Hunting the northern lights

By | Category: Travel destinations

the lights from Luleå

“They” say that this winter could be one of the best for seeing the northern lights. Quite who “they” are never seems quite clear as I’m sure last year’s winter was supposed to be one of the best. And the year before that.

Where to go to see the best display is also up for grabs. One thing everybody is agreed on is that you need somewhere where there is little light pollution. You don’t want big cities; you don’t even want large towns; you want as little light as possible.

From Visit Norway comes a handy little app called Norway Lights which claims to show you where the best display is likely to be found. It is not guaranteed however but is based on weather predictions and whether likely conditions prevail to see the lights. It is free and therefore worth downloading if you have decided this is the year you are going to see the lights but not yet decided the place to see them. Two years ago I caught the ferry up to Kirkenes and saw them for a night or two on the voyage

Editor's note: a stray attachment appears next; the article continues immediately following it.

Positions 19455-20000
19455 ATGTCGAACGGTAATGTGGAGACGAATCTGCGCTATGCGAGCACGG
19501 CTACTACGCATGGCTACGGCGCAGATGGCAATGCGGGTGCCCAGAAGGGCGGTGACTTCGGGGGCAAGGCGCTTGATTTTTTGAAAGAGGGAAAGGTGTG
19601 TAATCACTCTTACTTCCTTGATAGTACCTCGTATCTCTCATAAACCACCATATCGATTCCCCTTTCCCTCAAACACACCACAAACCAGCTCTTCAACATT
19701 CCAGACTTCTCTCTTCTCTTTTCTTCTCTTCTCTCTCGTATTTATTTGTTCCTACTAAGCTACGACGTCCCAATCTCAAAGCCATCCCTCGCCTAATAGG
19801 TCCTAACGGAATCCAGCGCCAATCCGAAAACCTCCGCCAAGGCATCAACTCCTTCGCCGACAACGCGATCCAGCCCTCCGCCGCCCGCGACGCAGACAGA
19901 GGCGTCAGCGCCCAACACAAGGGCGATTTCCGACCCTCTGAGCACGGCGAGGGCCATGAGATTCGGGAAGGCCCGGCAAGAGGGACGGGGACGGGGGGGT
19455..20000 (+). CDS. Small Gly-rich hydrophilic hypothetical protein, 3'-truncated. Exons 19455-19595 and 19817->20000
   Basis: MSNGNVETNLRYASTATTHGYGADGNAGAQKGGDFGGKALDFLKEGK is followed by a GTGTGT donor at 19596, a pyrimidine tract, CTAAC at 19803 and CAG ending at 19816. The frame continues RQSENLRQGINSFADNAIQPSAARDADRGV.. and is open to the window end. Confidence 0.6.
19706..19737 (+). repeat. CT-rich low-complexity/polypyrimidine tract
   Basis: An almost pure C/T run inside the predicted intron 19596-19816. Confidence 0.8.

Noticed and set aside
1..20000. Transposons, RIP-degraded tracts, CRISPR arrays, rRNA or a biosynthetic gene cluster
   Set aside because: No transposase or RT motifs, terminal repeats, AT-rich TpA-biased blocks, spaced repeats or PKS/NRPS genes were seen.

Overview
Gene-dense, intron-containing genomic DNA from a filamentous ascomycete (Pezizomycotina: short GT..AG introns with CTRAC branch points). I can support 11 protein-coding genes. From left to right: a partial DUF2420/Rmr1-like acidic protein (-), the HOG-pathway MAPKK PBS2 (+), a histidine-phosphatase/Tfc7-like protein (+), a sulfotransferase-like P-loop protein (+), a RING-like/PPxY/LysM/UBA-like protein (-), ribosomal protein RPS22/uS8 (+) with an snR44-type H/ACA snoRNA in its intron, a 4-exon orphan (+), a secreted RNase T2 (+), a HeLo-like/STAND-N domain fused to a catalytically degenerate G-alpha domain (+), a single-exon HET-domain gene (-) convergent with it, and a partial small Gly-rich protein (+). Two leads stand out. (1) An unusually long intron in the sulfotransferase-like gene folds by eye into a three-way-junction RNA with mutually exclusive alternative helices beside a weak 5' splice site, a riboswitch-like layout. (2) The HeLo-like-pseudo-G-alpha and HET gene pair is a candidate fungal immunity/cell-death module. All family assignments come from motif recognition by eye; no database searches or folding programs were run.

Per-Arne Tuftin, Director of Tourism at Innovation Norway (the Norwegian tourist board) says ‘Norway is in the centre of the northern lights zone, so the probability of seeing the lights are very likely on any cloud-free night between October and March. Though the northern lights are visible in other countries, Northern Norway’s easy accessibility and optimal conditions make it one of the best places on Earth to see them’

Bit in the Swedish city of Luleå, they have already seen the lights so maybe you should consider northern Sweden as the place to go. Incidentally, if you go there after December 28th another attraction awaits you. On that day an igloo-style music concert hall will open to visitors. Made entirely of ice, the concert hall will seat 160 people, and will feature highly specialised musical ICEstruments, made, as you might suspect, of ice. Concerts will be held three nights per week.

Iceland claims to be the place where you can get the best views but then Canada claims the same. Sodanklya in northern Finland is claimed to be one of the most likely viewing spots. For the truly adventurous though, try northern Russia and in particular a place called Tiksi It has vicious winters and is very expensive compared to other Russian places but, out of the town, you should stand a fighting chance of seeing the lights. And you’ll have an adventure just getting there.

Image © Graeme Richardson/ Visit Luleå

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